DIY smart tweezers make SMD work a cinch

diy_smd_smart_tweezers

[Noel] does a lot of SMD work and wanted a pair of “smart” tweezers that could be used to place components as well as for reading their capacitance and resistance values on the fly. As we have seen, these things can be somewhat costly, and not really necessary if you already have a good multimeter. With that in mind, he figured he could build his own for almost nothing.

He started off with a pair of kids’ “training” chopsticks which are durable, but more importantly, non-conductive. He took a second pair of tweezers, this time made of metal, and split them in two. He soldered wire to a set of ring terminals, mounting one on each leg of his broken tweezers. The final bit of assembly involved using zipties to mount everything on the plastic chopsticks along with the addition of banana plugs to the end of his probes.

[Noel] says that the tweezers work quite well, and with such a low price tag, we can’t argue.

Comments

  1. andar_b says:

    I recall a similar build using pieces of old ISA cards with the gold slot contacts on the points of the tweezer. I don’t know if I saw that here on HaD or elsewhere, though.

  2. Cubby says:

    Very nice. Gonna build a set for myself.

  3. vtl says:

    Considering you can buy this multimeter attachment off eBay for a few dollars why not just buy it?

    eg:

    http://www.ebay.com.au/itm/SMD-Test-Clip-Meter-Probe-multimeter-Tweezer-capacitor-/140564083563?pt=AU_B_I_Electrical_Test_Equipment&hash=item20ba45b36b

    • Jim says:

      I bought a pair of those, and like all cheap tweezers the points don’t meet cleanly, but the metal is so thin at the tip that it is very difficult to bend. I can see myself carrying out an “improvement” similar to this hack on them in the near future.

  4. Ian says:

    Uh, aren’t the long leads going to cause some accuracy problems with small values capacitors?

    • bearmos says:

      this was my first thought as well – you can forget about using this to figure out what crystal load caps you were trying to sort out. . . the leads are going to have more capacitance than the capacitor most likely.

      the example on his blog shows it measuring .22uF. i wonder how it does with smaller values?

  5. dave-o says:

    Pomona makes them.

    http://www.pomonaelectronics.com/pdf/d5678_1_01.pdf

    Amazon sells them.

    I own the fluke 4 wire version for my bench meter. Very nice. The Pomonas are awesome though, and built every bit as well as the rest of the Pomona gear.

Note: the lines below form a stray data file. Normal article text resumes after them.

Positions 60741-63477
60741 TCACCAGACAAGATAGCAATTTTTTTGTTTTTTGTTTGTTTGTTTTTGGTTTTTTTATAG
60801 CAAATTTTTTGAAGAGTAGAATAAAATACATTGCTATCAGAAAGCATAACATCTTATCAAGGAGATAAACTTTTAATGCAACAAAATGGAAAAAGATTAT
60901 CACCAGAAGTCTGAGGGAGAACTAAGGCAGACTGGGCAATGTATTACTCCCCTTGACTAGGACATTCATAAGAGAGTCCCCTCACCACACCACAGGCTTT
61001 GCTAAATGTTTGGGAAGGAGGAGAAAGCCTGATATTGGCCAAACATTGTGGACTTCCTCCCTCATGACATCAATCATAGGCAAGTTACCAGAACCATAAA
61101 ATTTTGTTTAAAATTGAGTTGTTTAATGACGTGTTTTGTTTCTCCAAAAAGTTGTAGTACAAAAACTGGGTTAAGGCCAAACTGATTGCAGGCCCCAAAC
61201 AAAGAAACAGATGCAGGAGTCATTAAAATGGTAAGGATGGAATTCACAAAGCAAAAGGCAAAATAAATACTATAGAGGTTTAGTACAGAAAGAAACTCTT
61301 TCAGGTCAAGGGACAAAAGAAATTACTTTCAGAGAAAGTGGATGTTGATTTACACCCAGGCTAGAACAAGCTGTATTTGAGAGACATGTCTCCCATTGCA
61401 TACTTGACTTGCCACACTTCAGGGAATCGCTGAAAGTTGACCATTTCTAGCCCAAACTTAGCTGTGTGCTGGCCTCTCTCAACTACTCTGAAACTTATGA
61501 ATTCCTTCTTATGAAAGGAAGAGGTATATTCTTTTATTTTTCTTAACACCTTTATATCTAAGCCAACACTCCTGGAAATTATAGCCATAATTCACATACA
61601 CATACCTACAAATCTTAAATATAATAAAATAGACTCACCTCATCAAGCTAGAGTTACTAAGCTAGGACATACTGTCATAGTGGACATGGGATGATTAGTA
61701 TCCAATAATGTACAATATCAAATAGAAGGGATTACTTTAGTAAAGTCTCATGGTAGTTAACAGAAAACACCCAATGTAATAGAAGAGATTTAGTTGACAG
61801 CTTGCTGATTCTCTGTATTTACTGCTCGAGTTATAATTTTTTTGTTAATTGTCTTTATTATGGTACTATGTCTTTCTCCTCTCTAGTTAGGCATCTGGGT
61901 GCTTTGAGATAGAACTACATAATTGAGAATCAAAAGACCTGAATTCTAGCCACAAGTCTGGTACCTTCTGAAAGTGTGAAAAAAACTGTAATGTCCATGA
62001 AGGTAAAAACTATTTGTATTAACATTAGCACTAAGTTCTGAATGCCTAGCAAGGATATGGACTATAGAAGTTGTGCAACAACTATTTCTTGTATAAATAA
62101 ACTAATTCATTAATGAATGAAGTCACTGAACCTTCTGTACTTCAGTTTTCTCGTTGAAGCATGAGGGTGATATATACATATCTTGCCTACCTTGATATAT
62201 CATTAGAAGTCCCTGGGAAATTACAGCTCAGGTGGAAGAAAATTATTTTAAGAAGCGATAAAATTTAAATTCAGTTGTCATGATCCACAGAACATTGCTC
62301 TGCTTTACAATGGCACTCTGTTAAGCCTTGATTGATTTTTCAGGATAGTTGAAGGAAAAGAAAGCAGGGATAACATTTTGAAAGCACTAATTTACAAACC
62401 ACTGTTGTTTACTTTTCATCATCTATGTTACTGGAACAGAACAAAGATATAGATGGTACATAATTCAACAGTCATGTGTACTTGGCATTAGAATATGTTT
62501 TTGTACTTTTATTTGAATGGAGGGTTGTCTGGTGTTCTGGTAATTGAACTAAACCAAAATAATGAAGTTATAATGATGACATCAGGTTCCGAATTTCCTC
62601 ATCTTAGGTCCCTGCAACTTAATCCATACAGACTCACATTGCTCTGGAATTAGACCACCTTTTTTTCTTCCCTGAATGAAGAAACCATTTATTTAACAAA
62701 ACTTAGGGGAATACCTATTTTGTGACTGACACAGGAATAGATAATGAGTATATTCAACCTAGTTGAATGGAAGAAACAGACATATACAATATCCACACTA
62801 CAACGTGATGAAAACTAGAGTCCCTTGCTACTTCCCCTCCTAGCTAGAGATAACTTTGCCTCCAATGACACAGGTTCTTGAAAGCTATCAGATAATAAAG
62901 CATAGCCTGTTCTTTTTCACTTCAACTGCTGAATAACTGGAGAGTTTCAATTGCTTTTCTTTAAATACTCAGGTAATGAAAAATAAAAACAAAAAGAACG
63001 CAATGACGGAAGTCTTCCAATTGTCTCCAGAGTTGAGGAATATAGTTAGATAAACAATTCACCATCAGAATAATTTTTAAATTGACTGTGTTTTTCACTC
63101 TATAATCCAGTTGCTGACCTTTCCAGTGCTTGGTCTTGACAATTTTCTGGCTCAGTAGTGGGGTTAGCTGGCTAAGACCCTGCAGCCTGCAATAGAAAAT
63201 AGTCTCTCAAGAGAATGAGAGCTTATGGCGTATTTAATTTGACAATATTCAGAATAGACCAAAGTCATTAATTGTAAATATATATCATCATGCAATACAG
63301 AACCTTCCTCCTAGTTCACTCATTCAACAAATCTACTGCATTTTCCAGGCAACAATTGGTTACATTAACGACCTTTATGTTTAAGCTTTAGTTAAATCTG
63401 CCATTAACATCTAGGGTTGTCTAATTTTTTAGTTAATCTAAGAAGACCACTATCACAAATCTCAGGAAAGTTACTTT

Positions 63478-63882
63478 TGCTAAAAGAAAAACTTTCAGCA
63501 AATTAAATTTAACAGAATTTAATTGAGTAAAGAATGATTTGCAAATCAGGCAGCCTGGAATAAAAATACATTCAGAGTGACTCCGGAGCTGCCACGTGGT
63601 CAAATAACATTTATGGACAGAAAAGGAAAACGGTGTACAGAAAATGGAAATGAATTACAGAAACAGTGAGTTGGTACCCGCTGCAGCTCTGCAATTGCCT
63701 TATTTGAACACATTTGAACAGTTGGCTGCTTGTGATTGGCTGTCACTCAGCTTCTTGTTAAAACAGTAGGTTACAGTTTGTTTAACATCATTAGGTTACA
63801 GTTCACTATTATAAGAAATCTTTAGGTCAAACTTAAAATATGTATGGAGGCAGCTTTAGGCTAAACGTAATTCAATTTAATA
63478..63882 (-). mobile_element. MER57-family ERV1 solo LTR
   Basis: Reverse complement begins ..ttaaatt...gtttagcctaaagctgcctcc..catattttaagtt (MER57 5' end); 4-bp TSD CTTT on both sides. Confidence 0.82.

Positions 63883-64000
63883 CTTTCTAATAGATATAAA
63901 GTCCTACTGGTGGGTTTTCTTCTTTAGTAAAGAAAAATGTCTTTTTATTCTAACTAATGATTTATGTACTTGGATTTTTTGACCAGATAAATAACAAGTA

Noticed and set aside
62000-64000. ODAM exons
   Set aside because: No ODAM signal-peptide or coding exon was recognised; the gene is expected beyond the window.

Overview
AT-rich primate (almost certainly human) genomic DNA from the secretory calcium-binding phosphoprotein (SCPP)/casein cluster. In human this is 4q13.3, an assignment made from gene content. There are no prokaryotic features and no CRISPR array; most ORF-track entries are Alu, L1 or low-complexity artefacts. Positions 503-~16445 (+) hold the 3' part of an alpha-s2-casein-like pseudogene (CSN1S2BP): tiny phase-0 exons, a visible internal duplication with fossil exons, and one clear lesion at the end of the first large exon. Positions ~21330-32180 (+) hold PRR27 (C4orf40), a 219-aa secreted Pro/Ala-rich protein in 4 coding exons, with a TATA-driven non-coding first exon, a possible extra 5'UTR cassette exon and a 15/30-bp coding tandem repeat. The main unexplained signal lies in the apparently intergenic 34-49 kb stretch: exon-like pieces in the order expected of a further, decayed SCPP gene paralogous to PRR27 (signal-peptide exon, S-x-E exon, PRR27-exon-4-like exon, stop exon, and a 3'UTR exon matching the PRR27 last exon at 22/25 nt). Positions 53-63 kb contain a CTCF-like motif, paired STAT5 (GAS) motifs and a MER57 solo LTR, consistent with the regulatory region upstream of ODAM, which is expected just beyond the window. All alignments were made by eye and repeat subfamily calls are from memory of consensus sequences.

6. bearmos says:

    This would be really handy for something like 0603 or 0402 resistors, which aren’t labeled – I’d just do some initial testing before trusting it with capacitors.

  7. Mark A says:

    I didn’t know what SMD stoud for as it’s AATNK (An Abrivation That Nobody Knows)
    or ASGORLTCSFAYWIT (A Stupid Group Of Random Letters That Could Stand For Anything You Want It To)
    I’ve looked up the meaning and found the answer at http://www.internetslang.com/SMD.asp

    I hope you don’t do a lot of SMD work !

    • QW says:

      Surface mount device. And everyone on HAD knows what it means but you.

    • onitam says:

      Yeah, good for you for looking that up. But you really didn’t need to get all snippy. Most if not all of us know what an SMD part is. The other abbrev would be SMT or Surface Mount Technology. If you click the little tag at the bottom of the post you can see that a wide variety of SMD stuff has been posted in the past. It really isn’t all that uncommon at all.

    • Eirinn says:

      Anyone with decent electronics knowledge knows what SMD stands for.

    • sawo says:

      Yeah, i always go on sites that cover a special field of interest, and then flame around that i don’t know the abbreviations that come with that particular interest. if you don’t know what SMD stands for and you are unable to look it up properly, you’re most probably wrong here.

  8. MCMLXII says:

    SND stands for Strategic Missile Defense

    or is it Sega Mega Drive
    or Simian Mobile Disco
    or Senile Macular Degeneration
    or Security Mounted Detector
    or …

  9. steve says:

    Awesome. Here in Germany you can get them in decent quality for about 10 Euro/ 14 Dollar. But you have to pay shipping and wait for it. Building it yourself is a really good idea, as it is cheaper, quicker, can be built with BNC/SMA whatever connector and best of all – IS MORE FUN. Thanks!

  10. iHME says:

    Didn’t some guy make those from PCB material too?
    I think it was posted here a few years back.

  11. gnusci says:

    Nice DIY, I will build one, I am new to SMD, so very handy HaD post. Thanks.

  12. morganism says:

    I used a pair of stainless steel chopsticks, hacked off the small ends, inserted sewing machine needles (they have thicker bodies), and brazed them on.

    Hacked off the back, and inserted stacked banana plus, so i can hook it thru a cheap meter, and my Blue ESR meter.

    Covered the length of the chopsticks with shrink Tube, and the barrels of the needles with electrical tape.

    Blue ESR doesn’t go as low as some, but makes a great board checking tool. and the needles get in deep under the can caps.

  13. kuhltwo says:

    I have something similar. But this is a bit better.
    Some of the other suggestions sound worth trying out as well. Have to do some experimenting to see which I like the best.

  14. Whatnot says:

    Ironically I’ve seen the tweezers for multimeters on sale, but I never saw those ‘training chopsticks’ before, so those would probably be harder to find for me than the ready-made electronics tweezers, go figure eh.

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